One of the biggest challenges that we are facing in the here and now is, how do we create a mass movement for change in this era of catastrophic environmental destruction? How do we create a united front that has the potential to connect every group in a way that enables the work that we are doing at the micro level to feed into a much needed shift in paradigm at the macro level?
The environment movement has largely been ineffective because there has not been enough interconnection between localised grassroots activism and the broader movement for systemic and behavioural change. Holistic Activism is helping to tackle this by pursuing what is referred to as a ‘movement of movements’. This acknowledges that we can each bring our unique skills, knowledges and insights into a growing interconnected web of change.
That way, we can ensure that the very important reactive stuff such as fighting to protect old growth forests is intertwined with the proactive stuff too. This means that our activism will also be about working towards creating a system that does not regard old growth forests as an expendable resource.
By joining a movement of movements, groups do not lose any of their autonomy, but they do become part of something that is greater than the sum of its parts. We have created five principles for a movement of movements that is centred around systemic and behavioural change. The first three principles are the three principles of Extinction Rebellion (XR). It is really important that we intersect and share common ground with such a massive movement for change, but we want to go further.
This is why the fourth principle is all about utilising social permaculture, eco-psychology and holistic activism principles, so that we can develop long lasting systemic and behavioural change.
The fifth principle builds on that need for systemic change by working towards some form of post-growth or de-growth society or Steady State Economy. How this society looks will in part be determined through the citizen’s assemblies (as highlighted in principle three). These assemblies will be a platform for rational and nuanced discussion that seeks to find a common pathway forward. Crucially, the assemblies should utilise the social permaculture, eco-psychology and holistic activism approaches that are outlined in the fourth principle. That way we can ensure that they do not succumb to ideology and vested interests.
The good news is that groups can join a movement of movements without everyone having to agree on every issue. As emphasised earlier, we will not ‘save the world’ with one set of values and opinions alone. What matters is that we connect on a common desire to see systemic and behavioural change with the understanding that we are part of a wider ongoing conversation.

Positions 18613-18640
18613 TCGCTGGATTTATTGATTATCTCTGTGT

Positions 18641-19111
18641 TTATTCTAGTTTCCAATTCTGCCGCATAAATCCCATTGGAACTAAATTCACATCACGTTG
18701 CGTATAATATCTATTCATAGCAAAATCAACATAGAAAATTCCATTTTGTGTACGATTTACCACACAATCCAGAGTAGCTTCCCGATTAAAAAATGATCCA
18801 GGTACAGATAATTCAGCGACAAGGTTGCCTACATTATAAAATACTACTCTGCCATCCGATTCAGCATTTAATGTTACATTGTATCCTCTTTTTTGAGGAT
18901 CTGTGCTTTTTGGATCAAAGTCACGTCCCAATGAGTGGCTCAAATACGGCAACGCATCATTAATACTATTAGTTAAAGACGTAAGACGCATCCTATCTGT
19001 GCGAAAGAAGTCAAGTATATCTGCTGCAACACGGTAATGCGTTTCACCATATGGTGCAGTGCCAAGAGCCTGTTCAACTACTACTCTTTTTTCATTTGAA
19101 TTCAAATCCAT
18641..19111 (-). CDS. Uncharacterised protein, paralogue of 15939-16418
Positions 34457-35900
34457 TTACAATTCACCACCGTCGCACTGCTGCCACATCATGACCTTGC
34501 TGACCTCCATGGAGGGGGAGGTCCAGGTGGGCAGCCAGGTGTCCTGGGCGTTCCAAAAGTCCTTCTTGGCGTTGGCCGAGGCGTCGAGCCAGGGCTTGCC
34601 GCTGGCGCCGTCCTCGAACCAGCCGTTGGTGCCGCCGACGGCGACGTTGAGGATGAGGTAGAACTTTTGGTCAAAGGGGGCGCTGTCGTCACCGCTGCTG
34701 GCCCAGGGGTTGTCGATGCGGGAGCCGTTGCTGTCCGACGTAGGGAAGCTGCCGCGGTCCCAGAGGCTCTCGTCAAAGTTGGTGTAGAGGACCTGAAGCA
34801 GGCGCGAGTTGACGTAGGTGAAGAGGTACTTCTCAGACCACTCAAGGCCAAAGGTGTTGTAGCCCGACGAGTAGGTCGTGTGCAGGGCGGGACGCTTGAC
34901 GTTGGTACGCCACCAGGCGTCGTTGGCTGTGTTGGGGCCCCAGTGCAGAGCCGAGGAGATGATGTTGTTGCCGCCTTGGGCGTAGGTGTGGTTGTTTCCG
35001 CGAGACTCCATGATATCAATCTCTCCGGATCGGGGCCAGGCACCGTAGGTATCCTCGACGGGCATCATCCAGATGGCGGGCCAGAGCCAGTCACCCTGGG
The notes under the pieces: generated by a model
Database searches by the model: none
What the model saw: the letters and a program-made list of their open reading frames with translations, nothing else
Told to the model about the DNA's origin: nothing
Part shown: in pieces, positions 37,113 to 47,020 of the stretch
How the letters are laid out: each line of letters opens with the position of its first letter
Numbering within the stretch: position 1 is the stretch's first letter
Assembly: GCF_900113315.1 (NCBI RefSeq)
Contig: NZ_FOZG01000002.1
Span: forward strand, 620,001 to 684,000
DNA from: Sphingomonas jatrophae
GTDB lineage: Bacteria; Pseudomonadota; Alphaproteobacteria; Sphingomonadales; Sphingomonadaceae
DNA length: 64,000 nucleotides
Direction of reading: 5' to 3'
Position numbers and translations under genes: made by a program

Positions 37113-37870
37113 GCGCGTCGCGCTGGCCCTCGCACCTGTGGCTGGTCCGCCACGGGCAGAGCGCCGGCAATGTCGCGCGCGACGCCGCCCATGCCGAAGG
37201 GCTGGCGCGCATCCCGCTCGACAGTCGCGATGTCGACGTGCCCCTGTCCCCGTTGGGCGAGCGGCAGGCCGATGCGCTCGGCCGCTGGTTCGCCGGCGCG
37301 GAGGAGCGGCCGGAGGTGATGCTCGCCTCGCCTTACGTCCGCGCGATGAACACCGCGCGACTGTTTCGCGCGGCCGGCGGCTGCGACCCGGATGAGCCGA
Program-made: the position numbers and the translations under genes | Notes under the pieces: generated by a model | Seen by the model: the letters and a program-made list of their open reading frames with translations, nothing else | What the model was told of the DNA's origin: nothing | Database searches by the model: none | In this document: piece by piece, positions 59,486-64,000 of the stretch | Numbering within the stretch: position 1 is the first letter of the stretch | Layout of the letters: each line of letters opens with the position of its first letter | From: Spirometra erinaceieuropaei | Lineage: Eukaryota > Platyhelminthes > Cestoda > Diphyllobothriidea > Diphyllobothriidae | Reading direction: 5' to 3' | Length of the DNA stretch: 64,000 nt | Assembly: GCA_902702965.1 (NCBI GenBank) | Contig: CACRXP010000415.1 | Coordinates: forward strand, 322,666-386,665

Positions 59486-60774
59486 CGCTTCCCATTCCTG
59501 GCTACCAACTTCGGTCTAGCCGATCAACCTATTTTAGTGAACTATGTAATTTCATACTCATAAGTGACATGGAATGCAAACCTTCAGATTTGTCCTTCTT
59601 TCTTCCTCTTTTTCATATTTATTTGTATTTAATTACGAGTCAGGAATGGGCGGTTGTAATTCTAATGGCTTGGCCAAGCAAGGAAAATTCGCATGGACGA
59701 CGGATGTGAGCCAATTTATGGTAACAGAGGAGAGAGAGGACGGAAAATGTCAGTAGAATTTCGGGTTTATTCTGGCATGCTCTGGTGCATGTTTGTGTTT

For example, vegan groups and ethical omnivore groups could both join, despite having different ideologies (though they share more in common than many realise) and both would have a platform to discuss their perspectives at Citizens Assemblies based around food ethics and farming practices.
This is why the four steps of Holistic Activism can play an important role in making this happen. By working together, groups that may oppose each other in certain areas could help to create a world where discussion around food ethics and the absence of industrial animal farming is central to a de-growth based society.
Of course the conversation doesn’t have to end there and it does not mean that all conflict will or should go away. However, developing an understanding that there are certain forums where stepping out of conflict is the right thing to do is something that can be developed through the behavioural change that is inherent in holistic activism.
In summary, the principles that we propose for a Holistic Activism based Movement of Movements are:
1) Tell the truth
The government must tell the truth about the scale of the ecological crisis by declaring a climate emergency, by “working with other groups and institutions to communicate the urgent need for change”.
2) Net zero emissions by 2025
The world must drastically cut its greenhouse gas emissions, hitting net zero by 2025 or as soon as possible after.
3) Citizens’ assembly
We will create citizens’ assemblies to hear evidence and devise policies to tackle the climate crisis. Citizens’ assemblies bring together ordinary people to investigate, discuss and make recommendations on how to respond, in this case, to the ecological emergency.
4) Recognising the need to change our behaviour
We recognise that we will not overcome the climate and ecological emergency with the same mindsets that led us into it. Therefore, social permaculture, regenerative consciousness and holistic activism need to be integral to whatever we do both at an individual and a group level.
5) The need to transition to a form of post-growth or de-growth society
We recognise that the current system works around the premise that there can be infinite growth on a finite planet and that this is a major cause of the crisis that we are facing. Therefore, we must transition to something different. This will be determined by the Citizens Assemblies (as outlined in the third principle) using the approaches as outlined in the fourth principle.